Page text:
‘Tis the season. While the season means different things to different people, its most common theme is people buying things for people. Things that become presents when they are covered in wrapping paper.
Two retailers have been running television commercial campaigns this season about how presents are wrapped. One campaign focuses on the anticipatory joy of children wondering what present is concealed inside a well-wrapped, but nondescript box. The other campaign pokes fun at present wrapping by showing various items (bicycles, skis, canoes, jackets, hats, gloves) not wrapped in boxes but simply covered in wrapping paper while retaining their obvious shape, and the recipients act as if they are still left wondering what the present could be.
These commercials made me think about how metadata presents data, how metadata provides a definition, description or context for data, without which data is difficult, if not impossible, to use. Metadata is the layer between data and business users. Although it doesn’t actually conceal data like wrapping paper conceals presents, metadata’s wrapper frames the form and content of data.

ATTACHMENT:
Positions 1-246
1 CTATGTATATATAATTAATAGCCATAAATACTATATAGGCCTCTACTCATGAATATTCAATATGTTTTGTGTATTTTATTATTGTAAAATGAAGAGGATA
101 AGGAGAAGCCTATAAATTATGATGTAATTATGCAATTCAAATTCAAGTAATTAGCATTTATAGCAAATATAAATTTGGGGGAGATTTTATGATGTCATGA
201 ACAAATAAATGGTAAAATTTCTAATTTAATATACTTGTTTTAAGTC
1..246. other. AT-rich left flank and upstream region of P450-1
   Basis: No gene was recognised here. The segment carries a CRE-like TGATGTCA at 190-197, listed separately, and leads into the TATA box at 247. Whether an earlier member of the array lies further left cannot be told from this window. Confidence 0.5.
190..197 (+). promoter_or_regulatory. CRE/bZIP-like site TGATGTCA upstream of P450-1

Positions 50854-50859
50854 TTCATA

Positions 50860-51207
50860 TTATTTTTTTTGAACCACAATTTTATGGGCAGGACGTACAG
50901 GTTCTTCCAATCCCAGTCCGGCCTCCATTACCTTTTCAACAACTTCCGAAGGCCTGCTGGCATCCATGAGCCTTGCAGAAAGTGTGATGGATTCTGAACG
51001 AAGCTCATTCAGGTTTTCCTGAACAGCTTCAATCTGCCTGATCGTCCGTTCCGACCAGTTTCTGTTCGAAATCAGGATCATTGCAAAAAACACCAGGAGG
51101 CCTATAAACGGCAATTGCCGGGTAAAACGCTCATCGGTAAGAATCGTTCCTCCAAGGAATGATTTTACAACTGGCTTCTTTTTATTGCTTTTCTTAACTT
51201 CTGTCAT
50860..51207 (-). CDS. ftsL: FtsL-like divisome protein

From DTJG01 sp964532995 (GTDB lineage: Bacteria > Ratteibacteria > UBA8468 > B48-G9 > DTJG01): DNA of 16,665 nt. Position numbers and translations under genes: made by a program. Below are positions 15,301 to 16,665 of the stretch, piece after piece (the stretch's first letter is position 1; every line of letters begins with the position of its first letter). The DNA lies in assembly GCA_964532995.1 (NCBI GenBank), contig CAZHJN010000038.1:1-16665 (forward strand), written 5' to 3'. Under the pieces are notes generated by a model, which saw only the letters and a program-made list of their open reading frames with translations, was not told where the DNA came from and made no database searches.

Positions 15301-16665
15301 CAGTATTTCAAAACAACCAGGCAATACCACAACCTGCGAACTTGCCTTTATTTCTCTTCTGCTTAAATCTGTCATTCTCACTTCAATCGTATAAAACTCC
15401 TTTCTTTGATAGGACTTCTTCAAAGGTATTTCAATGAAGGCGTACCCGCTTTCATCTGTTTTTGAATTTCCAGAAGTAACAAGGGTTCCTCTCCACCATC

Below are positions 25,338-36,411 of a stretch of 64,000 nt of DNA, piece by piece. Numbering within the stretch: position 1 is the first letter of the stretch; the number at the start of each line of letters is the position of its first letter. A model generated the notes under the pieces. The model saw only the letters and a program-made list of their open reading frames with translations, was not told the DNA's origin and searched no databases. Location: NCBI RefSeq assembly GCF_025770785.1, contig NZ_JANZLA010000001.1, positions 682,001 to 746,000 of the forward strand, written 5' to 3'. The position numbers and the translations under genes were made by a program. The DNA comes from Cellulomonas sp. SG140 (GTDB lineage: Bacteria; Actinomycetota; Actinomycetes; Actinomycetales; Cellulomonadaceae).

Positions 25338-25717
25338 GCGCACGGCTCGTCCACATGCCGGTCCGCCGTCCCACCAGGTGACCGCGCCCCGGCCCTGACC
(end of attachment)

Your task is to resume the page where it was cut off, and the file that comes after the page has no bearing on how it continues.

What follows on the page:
While it would be a stretch to suggest that business users approach data with the anticipatory joy of children on Christmas morning, they do approach data with the expectation that it can be useful. Metadata should emulate the wrapping paper from the second commercial, not the first. Instead of nondescript mystery boxes, metadata should present data with nothing left to the imagination. This would let business users know that the data is exactly the present they wanted to receive.